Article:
In celebration of the screen couple’s wedding anniversary, here’s a look back at how their wardrobes grew along with them.
Photo credit: preen.inquirer.net
I’ve been approaching the point of no return when it comes to regular posting (did I say semi-weekly?) so I figured now would be the best time for my next b(ack)log post. My favorite holiday, Halloween, is coming up and I’ve been devoting a good chunk of my time to preparations! This year, I’m having 4 Halloweens.
More pictures and details on my costumes later on but for now, I leave you with this recipe for fake blood and a how to dress as the zombie train attendant from Train to Busan.
The laziest fake blood recipe ever
Good for: Staining clothes, taking pictures, staying squeaky clean and not attracting ants
Setbacks: Not long-wearing
Ingredients: Red food coloring, a dash of blue food coloring, Johnson’s baby shampoo
Directions: Just pour the food coloring in the bottle, shake it vigorously and you’re good to go!
I’ve been tasked to throw two baby showers for my sister, her husband and my soon-to-be godson, Wolfie (more on that later on) and because the timing is perfect, I decided to make them pre- and post- Halloween parties.
For baby shower no. 1, we decided to go as characters from the awesome Korean zombie flick, Train to Busan, mainly because it was too cute not to do for my pregnant sister (it was either that or Winnie the Pooh or Rosie-Huntington Whitely in Mad Max).
I went as the train attendant whose scarf was askew.
Sorry I don’t know how to pose.
Spot the characters who went as “generic zombie” c/o my fake blood.
If you’re single and ready to Tinder, I have some advice for you.
May-June has been incredibly busy and it shows in the stories I chose to write last month. (When in doubt, write what you know, you know?)
To a certain extent, you should always “write what you know” but this time I chose the incredibly easy kind of what-I-knows like How to pack for two weeks in Austria, which was obviously an excuse for me to take pictures of/in my outfits.
The published article linked above shows only the clothes I packed but as a bonus, here are some pictures of me wearing them:
Okay, a few things I’d like to point out–
Now time to go back to my impossible Manila wardrobe.
With temperatures reaching critical levels, keeping cool during summer has now become a top priority. It’s no longer just about keeping your oil levels in check or the sweat stains off your clothes—the critical temperatures we’ve been hitting all over the Philippines are a matter of health and maybe even (yikes) life or death.
Here are some suggestions, which may or may not have already occurred to you, apart from that glass of Coke, bucket of beer or tub of ice cream (all of which, by the way, are deceptively dehydrating), to keep that body temperature in check and lower that human discomfort index (yes, this is a legitimate term to describe that feeling you’re having) at all costs, or no cost at all.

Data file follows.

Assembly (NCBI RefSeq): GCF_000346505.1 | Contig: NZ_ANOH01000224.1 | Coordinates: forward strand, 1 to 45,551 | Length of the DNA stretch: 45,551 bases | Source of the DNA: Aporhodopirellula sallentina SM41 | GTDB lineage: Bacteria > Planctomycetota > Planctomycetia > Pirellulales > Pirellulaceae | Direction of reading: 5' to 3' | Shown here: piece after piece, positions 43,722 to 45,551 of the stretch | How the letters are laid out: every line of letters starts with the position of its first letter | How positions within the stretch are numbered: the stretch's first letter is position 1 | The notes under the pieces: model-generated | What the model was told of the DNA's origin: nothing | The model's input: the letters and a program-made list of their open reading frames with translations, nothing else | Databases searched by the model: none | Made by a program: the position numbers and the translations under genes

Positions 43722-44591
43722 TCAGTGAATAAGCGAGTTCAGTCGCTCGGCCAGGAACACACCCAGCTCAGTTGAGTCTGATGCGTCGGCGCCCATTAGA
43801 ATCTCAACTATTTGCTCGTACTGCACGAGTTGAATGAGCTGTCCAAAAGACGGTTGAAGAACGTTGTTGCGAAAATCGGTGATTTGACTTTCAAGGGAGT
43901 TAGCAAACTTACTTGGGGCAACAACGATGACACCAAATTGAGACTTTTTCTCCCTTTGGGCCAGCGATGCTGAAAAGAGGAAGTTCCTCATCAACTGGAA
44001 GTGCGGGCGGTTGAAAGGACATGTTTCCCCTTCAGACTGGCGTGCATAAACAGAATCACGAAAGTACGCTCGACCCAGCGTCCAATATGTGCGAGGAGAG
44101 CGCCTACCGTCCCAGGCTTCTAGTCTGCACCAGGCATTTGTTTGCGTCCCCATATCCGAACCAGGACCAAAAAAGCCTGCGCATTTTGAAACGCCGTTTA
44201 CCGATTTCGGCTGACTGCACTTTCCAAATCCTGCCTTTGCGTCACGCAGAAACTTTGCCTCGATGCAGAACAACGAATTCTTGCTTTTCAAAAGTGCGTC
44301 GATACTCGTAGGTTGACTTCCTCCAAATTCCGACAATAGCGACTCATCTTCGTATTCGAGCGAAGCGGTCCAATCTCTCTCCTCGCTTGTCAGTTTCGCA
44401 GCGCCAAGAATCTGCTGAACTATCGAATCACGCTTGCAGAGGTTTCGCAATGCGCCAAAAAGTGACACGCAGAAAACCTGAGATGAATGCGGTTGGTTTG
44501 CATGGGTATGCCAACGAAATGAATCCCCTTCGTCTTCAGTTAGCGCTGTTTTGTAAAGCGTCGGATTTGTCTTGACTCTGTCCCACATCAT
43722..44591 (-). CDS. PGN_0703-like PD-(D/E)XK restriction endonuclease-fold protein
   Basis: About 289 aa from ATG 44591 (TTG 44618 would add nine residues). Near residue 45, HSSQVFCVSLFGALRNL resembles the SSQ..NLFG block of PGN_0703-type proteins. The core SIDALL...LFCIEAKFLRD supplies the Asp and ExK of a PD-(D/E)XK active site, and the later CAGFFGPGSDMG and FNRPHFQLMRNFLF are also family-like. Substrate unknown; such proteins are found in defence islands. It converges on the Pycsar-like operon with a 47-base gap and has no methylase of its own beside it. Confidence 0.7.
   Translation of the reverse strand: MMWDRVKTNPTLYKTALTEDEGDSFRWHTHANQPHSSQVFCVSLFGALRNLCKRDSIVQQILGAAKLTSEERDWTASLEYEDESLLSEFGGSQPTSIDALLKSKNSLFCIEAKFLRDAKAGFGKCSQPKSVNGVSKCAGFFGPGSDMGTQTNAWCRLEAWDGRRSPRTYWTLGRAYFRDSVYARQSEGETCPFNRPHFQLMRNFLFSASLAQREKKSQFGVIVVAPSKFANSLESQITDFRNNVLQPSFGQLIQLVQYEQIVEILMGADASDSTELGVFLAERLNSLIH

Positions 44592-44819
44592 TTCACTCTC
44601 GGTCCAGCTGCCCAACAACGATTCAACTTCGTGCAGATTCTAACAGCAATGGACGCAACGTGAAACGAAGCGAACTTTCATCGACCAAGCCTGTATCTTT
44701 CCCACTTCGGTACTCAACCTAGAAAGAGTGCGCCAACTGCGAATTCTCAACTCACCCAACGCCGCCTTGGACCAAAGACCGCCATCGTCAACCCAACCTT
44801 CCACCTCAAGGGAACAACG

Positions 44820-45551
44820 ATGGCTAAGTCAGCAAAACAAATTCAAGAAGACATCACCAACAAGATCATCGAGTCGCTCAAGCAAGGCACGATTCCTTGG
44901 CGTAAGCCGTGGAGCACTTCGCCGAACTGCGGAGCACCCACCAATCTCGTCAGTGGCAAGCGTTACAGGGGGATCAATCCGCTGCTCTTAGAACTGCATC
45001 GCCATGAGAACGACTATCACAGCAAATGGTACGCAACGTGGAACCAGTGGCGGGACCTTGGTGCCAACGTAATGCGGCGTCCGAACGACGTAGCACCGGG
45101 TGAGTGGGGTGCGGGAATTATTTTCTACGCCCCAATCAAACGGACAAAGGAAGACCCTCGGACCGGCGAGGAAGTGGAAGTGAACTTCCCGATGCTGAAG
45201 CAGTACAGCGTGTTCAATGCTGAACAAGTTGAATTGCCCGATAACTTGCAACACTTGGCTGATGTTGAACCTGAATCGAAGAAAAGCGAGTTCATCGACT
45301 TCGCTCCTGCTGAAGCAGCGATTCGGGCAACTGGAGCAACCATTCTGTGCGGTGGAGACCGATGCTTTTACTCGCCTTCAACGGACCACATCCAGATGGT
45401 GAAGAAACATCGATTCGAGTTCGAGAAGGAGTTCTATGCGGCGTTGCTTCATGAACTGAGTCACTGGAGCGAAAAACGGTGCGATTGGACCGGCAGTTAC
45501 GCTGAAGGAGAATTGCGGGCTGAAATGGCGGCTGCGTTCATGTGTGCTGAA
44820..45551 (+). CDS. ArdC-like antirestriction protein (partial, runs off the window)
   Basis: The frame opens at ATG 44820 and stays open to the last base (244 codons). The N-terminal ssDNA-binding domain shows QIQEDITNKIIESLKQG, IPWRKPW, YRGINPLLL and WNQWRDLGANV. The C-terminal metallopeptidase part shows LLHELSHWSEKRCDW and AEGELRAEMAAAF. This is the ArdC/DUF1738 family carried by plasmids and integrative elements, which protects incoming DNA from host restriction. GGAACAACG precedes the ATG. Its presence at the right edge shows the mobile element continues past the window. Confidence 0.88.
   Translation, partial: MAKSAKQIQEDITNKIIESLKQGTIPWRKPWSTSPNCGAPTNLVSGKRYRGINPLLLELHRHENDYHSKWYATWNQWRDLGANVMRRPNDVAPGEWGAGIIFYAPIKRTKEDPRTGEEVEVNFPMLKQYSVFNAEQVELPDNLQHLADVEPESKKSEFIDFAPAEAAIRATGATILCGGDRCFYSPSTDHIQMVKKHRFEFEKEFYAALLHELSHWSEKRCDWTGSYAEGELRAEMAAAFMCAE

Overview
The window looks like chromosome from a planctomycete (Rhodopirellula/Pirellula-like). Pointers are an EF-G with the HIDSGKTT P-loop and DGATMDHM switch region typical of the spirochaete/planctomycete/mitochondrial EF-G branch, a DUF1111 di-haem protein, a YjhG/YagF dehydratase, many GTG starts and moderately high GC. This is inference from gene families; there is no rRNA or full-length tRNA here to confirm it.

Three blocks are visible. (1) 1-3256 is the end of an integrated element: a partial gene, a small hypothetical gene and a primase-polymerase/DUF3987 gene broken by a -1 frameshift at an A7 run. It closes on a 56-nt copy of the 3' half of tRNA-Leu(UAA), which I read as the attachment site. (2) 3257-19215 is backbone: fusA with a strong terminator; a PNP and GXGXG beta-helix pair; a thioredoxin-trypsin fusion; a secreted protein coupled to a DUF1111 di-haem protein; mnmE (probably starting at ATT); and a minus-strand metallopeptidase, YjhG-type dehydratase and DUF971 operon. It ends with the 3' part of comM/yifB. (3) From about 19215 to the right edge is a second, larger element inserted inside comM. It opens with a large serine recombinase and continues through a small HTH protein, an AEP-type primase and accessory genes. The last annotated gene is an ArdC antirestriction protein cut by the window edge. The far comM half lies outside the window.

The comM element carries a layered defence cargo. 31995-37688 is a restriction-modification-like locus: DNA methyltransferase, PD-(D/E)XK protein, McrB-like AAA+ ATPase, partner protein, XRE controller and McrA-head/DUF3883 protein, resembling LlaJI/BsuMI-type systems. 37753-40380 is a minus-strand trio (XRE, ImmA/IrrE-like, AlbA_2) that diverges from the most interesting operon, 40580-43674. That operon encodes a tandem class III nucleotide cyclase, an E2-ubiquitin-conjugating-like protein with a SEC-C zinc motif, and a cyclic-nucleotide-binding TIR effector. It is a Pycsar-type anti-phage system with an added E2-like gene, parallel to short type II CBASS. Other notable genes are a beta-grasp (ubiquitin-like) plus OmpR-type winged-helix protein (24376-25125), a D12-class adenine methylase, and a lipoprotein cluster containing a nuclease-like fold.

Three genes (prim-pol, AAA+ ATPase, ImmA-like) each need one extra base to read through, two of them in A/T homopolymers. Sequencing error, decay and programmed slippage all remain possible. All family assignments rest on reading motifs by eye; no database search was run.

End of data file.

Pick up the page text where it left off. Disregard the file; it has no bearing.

Take your pick from my tips.
The next time you ditch your SPF 30 sunblock for your friend’s seemingly superior bottle marked SPF 80, consider this quick lesson from the gods and goddesses of Sun Protection Factor (a.k.a. SPF) over at Piz Buin, the Skin Cancer Foundation, and the U.S. Food and Drug Administration.
Read the full story on POC.
Last year I made an important, life-changing discovery about my period and now that I know the bloody truth, I’m going to spill.
You’ll also be happy to note that there are a number of places you can get these cups in the Philippines. No excuses now.
On a Monday night in the heart of bustling Makati Central Business District, a confused A_Space Manila administrator directed me to the secret event that had the building we were in pulsing with life.
“I think they’re in the kitchen,” he said as he led me two floors down to a brightly lit room with a bar, a sink, a stove, and a handful of guests cooking up something that wasn’t necessarily edible.
I stepped over an open guitar case with a sign that read “Hoochie Coochie Mikkie” taped inside. In the corner was a small table on which stood little bottles of different colored liquors. A chalk sign read, “From down the road: The Bonbon Club.”
A cheerful British lady greeted me as if we were old friends. After introducing herself as “Deanna,” she pulled me into the room, put a drink in my hand, introduced me to the circle of people congregating in the center, and commanded us to “mingle.”
The lady, as I later found out, was Deanna Rubiano, one half of the partnership behind Catch 88, a new members-only club that also advertises itself as a place where you can get a date who is as great a catch as yourself.